engine which enables anybody to develop run and maintain in their own web
applications on Google’s infrastructure, Microsoft also have PaaS services
called Azure which allows user to develop and run windows applications in
Microsoft region of cloud, Salesforce is also a big player in PaaS landscape with
offering called force.com. So Google app engine and force.com currently allow
built and to be hosted for free.

Software as a Service (SaaS):

It allows users to run the existing applications.
They are accessible from any computer. Facilitates collaborative working.

Types of cloud deployment model

The
cloud is as much more efficient approach for building IT services. As an
approach towards effective IT, cloud computing takes an advantage over virtualization
technologies to offer a wide array of cloud-powered services which can be
delivered through different deployment models.

In this article, we examine the
different types of deployment models for implementing cloud technology, namely:
public clouds, private clouds and hybrid clouds.

Each deployment model comes with its
own advantages and disadvantages which will impact any organization
considering an implementation of cloud services. Therefore, it is important to
be aware of the differences between them in order to decide whether to
implement one type of cloud deployment over another.

Public
Cloud

As the name Public Cloud refers to cloud computing
models where multiple customers are hosted within the same solution
(therefore public), although partitioned and
secured from each other, and are available and accessible for general use over
the internet.

Basically Public cloud services
include:

Online storage (like DropBox,
Google Drive, Apple iCloud, MS OneDrive)
SaaS applications (like
Salesforce.com, MS Office 365)
The majority of cloud services
available for purchase online.

Public clouds are often thought of
to be more B2C oriented as there are far more consumer-targeted public
cloud offerings than B2B. It takes some time before businesses would consider
public cloud offerings because of their inherently “shared” nature. However,
offerings such as salesforce.com and Microsoft Office 365 are squarely
targeted to businesses and organizations with dozens to thousands of users.

The key takeaway here is that public
clouds are mostly represented by consumer services and business SaaS
applications and in spite of initial perceptions of being insufficiently
secure for business, have drawn substantial adoption by businesses of all
sizes, including large enterprise.

Although public cloud offerings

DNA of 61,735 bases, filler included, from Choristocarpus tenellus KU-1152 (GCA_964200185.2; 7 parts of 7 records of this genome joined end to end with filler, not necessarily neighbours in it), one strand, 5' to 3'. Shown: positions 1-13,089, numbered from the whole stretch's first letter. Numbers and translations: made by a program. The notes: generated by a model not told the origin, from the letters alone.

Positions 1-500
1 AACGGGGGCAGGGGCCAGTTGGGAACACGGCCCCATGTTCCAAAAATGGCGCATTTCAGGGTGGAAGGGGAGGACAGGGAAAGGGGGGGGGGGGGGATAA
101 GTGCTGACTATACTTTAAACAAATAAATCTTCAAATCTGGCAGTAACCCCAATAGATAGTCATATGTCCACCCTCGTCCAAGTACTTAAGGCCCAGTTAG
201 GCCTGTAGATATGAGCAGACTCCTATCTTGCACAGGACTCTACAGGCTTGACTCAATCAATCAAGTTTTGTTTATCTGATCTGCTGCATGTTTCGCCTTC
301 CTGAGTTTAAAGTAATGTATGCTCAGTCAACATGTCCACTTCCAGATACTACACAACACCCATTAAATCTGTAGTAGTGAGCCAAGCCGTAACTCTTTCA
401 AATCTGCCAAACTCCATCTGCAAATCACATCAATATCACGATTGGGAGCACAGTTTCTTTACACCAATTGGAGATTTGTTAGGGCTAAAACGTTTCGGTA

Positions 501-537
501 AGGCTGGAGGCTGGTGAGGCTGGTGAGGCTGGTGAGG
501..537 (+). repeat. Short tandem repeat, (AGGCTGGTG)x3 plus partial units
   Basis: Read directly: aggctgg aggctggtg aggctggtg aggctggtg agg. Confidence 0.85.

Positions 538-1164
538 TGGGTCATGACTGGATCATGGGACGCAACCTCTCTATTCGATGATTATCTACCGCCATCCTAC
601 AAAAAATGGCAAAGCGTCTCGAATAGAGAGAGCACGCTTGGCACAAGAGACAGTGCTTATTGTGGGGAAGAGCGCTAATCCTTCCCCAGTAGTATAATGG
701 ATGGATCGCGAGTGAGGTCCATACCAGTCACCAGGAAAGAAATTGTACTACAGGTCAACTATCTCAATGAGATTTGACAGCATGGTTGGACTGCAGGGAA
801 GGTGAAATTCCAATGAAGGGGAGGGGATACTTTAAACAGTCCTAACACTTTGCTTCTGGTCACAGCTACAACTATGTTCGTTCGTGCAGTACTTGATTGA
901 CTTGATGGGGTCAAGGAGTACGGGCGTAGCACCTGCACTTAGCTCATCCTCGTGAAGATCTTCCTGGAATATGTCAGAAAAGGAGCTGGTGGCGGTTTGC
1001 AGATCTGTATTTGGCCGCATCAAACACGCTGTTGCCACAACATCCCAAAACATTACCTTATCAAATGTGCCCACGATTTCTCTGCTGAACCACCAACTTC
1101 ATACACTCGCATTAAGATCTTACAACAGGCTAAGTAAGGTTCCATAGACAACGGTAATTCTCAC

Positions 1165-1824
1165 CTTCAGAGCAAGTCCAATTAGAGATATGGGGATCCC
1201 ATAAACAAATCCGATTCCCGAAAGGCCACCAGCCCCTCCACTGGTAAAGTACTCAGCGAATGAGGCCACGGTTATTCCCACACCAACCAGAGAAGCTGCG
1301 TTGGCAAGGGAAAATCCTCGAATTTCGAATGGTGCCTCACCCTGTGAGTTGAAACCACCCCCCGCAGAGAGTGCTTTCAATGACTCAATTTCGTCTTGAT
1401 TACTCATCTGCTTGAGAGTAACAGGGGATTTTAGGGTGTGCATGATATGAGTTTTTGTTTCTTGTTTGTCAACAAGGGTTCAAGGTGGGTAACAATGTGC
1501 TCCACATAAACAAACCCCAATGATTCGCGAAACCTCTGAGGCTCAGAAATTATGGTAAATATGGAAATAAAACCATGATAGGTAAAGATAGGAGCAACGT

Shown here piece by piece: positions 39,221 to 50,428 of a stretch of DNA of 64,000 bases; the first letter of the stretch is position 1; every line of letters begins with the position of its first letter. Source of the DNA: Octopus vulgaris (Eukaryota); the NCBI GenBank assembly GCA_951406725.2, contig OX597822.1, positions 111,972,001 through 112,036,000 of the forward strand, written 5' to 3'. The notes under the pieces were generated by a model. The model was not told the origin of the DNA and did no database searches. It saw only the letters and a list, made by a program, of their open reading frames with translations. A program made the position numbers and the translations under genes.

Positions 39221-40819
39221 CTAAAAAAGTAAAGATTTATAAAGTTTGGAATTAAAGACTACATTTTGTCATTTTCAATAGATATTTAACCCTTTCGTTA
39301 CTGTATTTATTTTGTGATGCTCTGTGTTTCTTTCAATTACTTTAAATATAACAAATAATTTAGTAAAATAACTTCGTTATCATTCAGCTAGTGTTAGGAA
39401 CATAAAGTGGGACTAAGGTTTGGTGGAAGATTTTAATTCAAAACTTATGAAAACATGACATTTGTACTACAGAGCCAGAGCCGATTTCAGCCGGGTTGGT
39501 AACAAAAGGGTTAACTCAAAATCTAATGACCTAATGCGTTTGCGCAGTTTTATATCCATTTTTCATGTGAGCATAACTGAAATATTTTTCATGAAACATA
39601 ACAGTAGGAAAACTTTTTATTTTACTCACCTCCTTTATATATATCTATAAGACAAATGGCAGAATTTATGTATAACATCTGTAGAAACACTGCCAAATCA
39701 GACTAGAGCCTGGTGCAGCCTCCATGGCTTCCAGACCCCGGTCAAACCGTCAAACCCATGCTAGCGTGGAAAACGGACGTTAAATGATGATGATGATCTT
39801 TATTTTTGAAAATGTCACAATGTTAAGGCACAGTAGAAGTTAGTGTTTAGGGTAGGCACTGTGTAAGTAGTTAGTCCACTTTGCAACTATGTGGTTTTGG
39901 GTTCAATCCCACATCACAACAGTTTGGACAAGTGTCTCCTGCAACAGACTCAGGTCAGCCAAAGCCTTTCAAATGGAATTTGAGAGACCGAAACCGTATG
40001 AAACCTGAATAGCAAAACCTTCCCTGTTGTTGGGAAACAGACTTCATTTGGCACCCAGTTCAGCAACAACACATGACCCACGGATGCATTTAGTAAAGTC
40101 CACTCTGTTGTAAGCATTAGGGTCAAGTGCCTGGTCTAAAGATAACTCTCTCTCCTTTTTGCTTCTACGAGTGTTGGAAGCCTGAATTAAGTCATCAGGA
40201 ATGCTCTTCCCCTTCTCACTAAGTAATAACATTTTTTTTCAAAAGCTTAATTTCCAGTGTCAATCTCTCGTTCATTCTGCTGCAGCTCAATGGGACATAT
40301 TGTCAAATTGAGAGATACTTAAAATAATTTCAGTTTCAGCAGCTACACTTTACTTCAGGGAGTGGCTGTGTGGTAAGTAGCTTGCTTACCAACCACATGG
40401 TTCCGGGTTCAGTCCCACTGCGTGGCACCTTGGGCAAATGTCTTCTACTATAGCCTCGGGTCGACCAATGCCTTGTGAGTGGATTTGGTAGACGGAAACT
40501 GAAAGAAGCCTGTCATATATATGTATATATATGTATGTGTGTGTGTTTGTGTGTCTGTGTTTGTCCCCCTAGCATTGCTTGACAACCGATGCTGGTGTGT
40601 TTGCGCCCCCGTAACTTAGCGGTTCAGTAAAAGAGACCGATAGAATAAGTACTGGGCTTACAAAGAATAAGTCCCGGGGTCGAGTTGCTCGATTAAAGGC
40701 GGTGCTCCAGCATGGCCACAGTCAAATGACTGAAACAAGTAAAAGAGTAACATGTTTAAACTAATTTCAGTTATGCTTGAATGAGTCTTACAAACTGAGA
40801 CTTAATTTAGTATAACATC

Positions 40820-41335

include much configurability and even custom development APIs or entire
platforms (like Force.com), they are less flexible than private clouds,
where you are able to select and control most aspects of the
solution.

Private
Cloud

Private clouds are essentially cloud
infrastructures operated by or for a single organization with no sharing of resources
with other organizations. This can be on-premise, within your own data center,
or off-premise (hosted elsewhere with exclusive hardware, network, etc.).
 The most common examples of a private cloud are VMware and Citrix
solutions.

Many of our customers use
Citrix and/or VMware in their data centers—they have a private cloud. They can
choose the kind of servers they want, software, options, security,
configurations, etc.

Private clouds can offer a
similar experience to some public cloud offerings, but differ significantly
when it comes to delivery and application technology, for example:

Public Cloud: your
company uses Office 365 web apps to gain access to the entire MS Office
Suite (e.g. Word, Excel, Outlook, etc.)
Private Cloud: you
install MS Office desktop apps on your Citrix server and make it available
to your users over the Internet

Both solutions give access to MS
Office apps to your users via the Internet. However, the methods and
technologies are very different:

Office
365 approach

Web browser apps (limited
features)
Limited-to-no integration with
other vendor’s applications, e.g. your accounting software or CRM
Requires only a web browser
Passes full data back and forth
Stores your files with
Microsoft

Citrix approach

Full native Windows apps
Natively supports any
manufacturer-provided integration
Requires a client (albeit
a thin client, supported by almost any client
device, including Windows, Mac, Linux, iOS, Android and more.)
Does not pass data back and forth. Works like remote control
software.
Stores your files anywhere on
your network (that’s connected to your Citrix server)

Private clouds offer far greater
control, flexibility and integration from your choice of line-of-business
applications all the way down to the operating system.

Private clouds require significant
investments in hardware, software and services if you intend to build from
scratch. However, there are companies that will build and host your private
cloud for you, allowing you to shift from large capital expenditures to
monthly service payments, which is commonly preferred nowadays (see hybrid
cloud below).

Private cloud deployments offer the
highest degree of security and control for the most stringent of requirements.
However, they are almost always substantially more costly than public clouds,
since no economies of scale exist between multiple clients.

Hybrid Cloud

The term “hybrid cloud” can be
confusing because it is commonly used in two contexts interchangeably:

Hybrid Cloud as a strategy—is when an organization utilizes both public and
private cloud deployments for independent solutions. For
example, an organization might use a public cloud service, such as Office
365 for email and collaboration, but also maintain a Citrix deployment in
their own data center to provide access to their line-of-business and
accounting applications.
Hybrid Cloud within a solution—this is when an organization implements a solution that
contains both public and private cloud components, such as hosting a
private VMware cloud deployment on Amazon’s EC2 public cloud service.

The larger the organization, the
greater the likelihood that both public and private clouds will be in use to